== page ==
Identifier Pattern

Editor's note

This is work in progress and needs discussion.


This page has been moved to the eSSIF-Lab Framework on Github.


The Identifier pattern captures the concepts and relations that help to explain how identifiers are defined and used for identification purposes.

Related topics can be found in the identity pattern and the identification pattern.


Formalized model

Here is a visual representation of this pattern, using the following notations and conventions:

Conceptual model of the 'Identifier' pattern

The figure shows a context, in which an agent of a party that perceives the context (and its contents) uses identifiers for the purpose of identifying entities within that context. Typical contexts are those in which a computer system/application acts as such an agent, but any other situation where (an agent of) a party is acting has its own particular context. The context is significant, because within that context, not every entity that a party knows to exist will be (expected to be) present, or needed to be identified.

It is assumed that identifiers are associated with specific classes of entities. Such associations may differ between contexts. For example, in the context of discussing war planes, the identifier B52 refers to a class of bomber planes, whereas in the context of Schiphol Amsterdam airport, B52 would refer to a (boarding) gate, and in the context of drinks, it would refer to a specific cocktail. Examples in the IT include identifiers in the syntax of e-mail addresses, which may be used as an email address, as a username for logging in, as a SIP address (for making calls over the Internet), etc.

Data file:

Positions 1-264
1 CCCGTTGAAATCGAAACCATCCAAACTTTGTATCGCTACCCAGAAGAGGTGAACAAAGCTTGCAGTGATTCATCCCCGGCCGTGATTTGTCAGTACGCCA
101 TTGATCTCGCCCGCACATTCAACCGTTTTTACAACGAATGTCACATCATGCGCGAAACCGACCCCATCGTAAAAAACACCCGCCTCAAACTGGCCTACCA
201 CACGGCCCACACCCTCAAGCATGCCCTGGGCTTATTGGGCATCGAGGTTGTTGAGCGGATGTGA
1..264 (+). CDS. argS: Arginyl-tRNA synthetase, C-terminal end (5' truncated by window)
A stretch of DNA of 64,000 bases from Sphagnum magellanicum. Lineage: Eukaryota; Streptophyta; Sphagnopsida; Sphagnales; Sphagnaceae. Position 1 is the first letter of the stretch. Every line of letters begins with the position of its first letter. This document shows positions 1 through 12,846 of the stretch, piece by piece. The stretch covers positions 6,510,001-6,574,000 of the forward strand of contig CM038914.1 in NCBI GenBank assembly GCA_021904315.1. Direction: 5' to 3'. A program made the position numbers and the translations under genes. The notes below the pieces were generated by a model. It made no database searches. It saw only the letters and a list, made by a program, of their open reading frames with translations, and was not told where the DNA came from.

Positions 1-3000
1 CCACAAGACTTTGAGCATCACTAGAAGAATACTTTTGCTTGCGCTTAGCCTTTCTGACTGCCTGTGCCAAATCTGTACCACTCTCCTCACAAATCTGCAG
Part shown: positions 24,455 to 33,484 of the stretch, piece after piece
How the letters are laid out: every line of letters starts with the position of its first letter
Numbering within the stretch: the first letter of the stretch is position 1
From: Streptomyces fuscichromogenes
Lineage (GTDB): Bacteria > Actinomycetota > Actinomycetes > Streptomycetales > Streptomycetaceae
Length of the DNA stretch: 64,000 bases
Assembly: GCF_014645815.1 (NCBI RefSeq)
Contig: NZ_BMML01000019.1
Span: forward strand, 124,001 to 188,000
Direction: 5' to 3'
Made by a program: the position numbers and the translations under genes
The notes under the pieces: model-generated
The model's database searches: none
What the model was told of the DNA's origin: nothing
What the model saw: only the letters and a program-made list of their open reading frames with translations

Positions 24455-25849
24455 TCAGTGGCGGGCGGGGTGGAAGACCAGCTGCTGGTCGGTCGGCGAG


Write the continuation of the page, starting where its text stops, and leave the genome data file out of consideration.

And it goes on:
Typically, identifications for which identifiers are used are limited to specific contexts where the actor that executes the identification-act knows the kind of entity that needs to be identified, and when using some identifier, it would expect it to be useable for instances of such a kind.

The figure introduces the concept ID, the idea of which is that it is a composition of whatever it takes in terms of identifiers to be able to identify an entity of a specific type in a specific context. In the simplest case (in a small context, without many entities to choose from), a single identifier may suffice - specifying the entity type may not even be necessary. In other cases, a single identifier m ay not suffice, and multiple identifiers are necessary

Editor's note

Text to be added from here on. Thoughts revolve around changing 'entity type' to 'attribute type' or such. That might result in a mapping (Entity, Attribute Type, Identifier) in the current figure to (subject, predicate, object) or pehaps better: (subject, key, value), i.e. (key, value) pairs for an implied subject. That could form the basis of doing identification in the data realm (which is currently still lacking)


Earlier ideas for this can be found in "Putting Identifiers in the Context of eHealth"